Knitting Basics: Picot Cast On

Blossom Lady
Apr 19, 2021 02:11 AM
Knitting Basics: Picot Cast On

The Picot Cast On is used to make a decorative edge with little points, or picots, along it. It’s great for when you want a little textural accent along your cast-on edge. It’s also fairly stretchy, and I know people who swear by it for casting on top-down socks. This cast on is a combination of the Knitted Cast On and picots, which are made by casting on and then binding off extra stitches along the edge. This cast on matches the Picot 1 Bind Off.

A great, simple way to spice up the scarf or hat you're knitting is with a picot edge. This edging looks like a bunch of scallops or mini-bobbles at the start of your work, giving it a really elegant and feminine appeal. Knitting the picot cast on is not as complicated as it appears. If you can work a simple knit cast on and bind off, you can knit a picot edge. This cast on method is especially lovely for sock and glove cuffs, but you're really only limited by your imagination with this technique.


  • Decorative edge
  • Stretchy edge
  • Good for:

  • Tops of socks
  • Lace
  • Any edge where you want both stretch and decorative interest
  • Matching the Picot 1 Bind Off
  • Working the Cast On

    Step 1

    Make a slip knot, leaving a short tail, and place on the left-hand needle.

    Step 2.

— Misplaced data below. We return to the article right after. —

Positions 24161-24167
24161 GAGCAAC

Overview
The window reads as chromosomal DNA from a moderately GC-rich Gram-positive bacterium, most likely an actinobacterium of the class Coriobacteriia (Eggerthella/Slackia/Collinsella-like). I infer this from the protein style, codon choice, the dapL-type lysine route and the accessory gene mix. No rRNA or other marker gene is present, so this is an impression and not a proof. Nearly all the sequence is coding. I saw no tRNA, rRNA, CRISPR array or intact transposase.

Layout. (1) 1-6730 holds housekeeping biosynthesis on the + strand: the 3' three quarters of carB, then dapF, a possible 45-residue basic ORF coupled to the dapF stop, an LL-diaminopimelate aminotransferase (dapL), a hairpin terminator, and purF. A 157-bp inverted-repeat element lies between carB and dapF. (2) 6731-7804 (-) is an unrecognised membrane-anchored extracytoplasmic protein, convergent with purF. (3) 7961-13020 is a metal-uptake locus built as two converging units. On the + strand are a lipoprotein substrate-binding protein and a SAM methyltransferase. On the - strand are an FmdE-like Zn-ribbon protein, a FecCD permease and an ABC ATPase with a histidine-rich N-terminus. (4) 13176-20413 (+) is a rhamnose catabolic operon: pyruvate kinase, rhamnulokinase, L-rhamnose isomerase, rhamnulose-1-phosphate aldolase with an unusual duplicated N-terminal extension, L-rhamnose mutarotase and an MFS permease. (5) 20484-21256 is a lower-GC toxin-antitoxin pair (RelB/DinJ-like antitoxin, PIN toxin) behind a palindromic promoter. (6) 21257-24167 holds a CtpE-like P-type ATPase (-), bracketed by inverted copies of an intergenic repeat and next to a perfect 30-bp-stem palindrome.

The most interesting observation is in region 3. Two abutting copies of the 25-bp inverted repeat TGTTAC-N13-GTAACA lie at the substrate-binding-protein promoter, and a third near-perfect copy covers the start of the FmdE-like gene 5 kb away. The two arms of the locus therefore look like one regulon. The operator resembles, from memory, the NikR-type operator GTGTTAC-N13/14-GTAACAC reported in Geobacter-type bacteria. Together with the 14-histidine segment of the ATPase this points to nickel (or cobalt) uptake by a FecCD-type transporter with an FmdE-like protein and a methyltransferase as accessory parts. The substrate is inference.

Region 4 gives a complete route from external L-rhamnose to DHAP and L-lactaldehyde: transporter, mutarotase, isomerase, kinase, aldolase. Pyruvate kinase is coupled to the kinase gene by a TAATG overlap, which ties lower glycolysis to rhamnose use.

Insert the right-hand needle tip into the slip knot, wrap the yarn around, and pull the new stitch through. Place this stitch on the left-hand needle knitwise.

    Step 3

    Continue in this manner and cast on 3 more stitches for a total of 5 stitches.

    Step 4

    Knit the first 2 stitches, pull the first stitch over the second and off the right-hand needle: This binds off 1 stitch.

    Knit the next stitch and bind it off by pulling the first stitch on the right-hand needle over the second.

    Step 5

    Pass the remaining stitch on the right-hand needle back to the left-hand needle.

    Step 6

    Using the knitted cast on method, cast four more stitches onto your needle. Five stitches should be on your left-hand needle.

    Step 7

    Knit and bind off the first 2 stitches off of your work..

    Step 8

    After you've finished binding off your two stitches, slip the remainig stitch on your righthand needle back to your left needle, being careful not to twist the stitches. Three stitches remain on your needle.

    Finish your cast on by repeating steps 6 and 7 until you have cast on the desired number of stitches. This creates one picot for every 3 stitches you cast on.


    You can vary the distance between picots by casting on more stitches between the bind-off points.

    You can also vary the size of your picots by casting on and binding off more or fewer stitches.

    Getting It Right

    To tighten up the edge, work with a needle one or two sizes smaller than the pattern calls for.

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    1 comment
    Aug 10, 2021 03:54 PM

    Thanks for another Great way to cast on in knitting.  Never thought you could actually have a decorative stitch when casting on starting the project.

    Pinned to my knitting board for future use.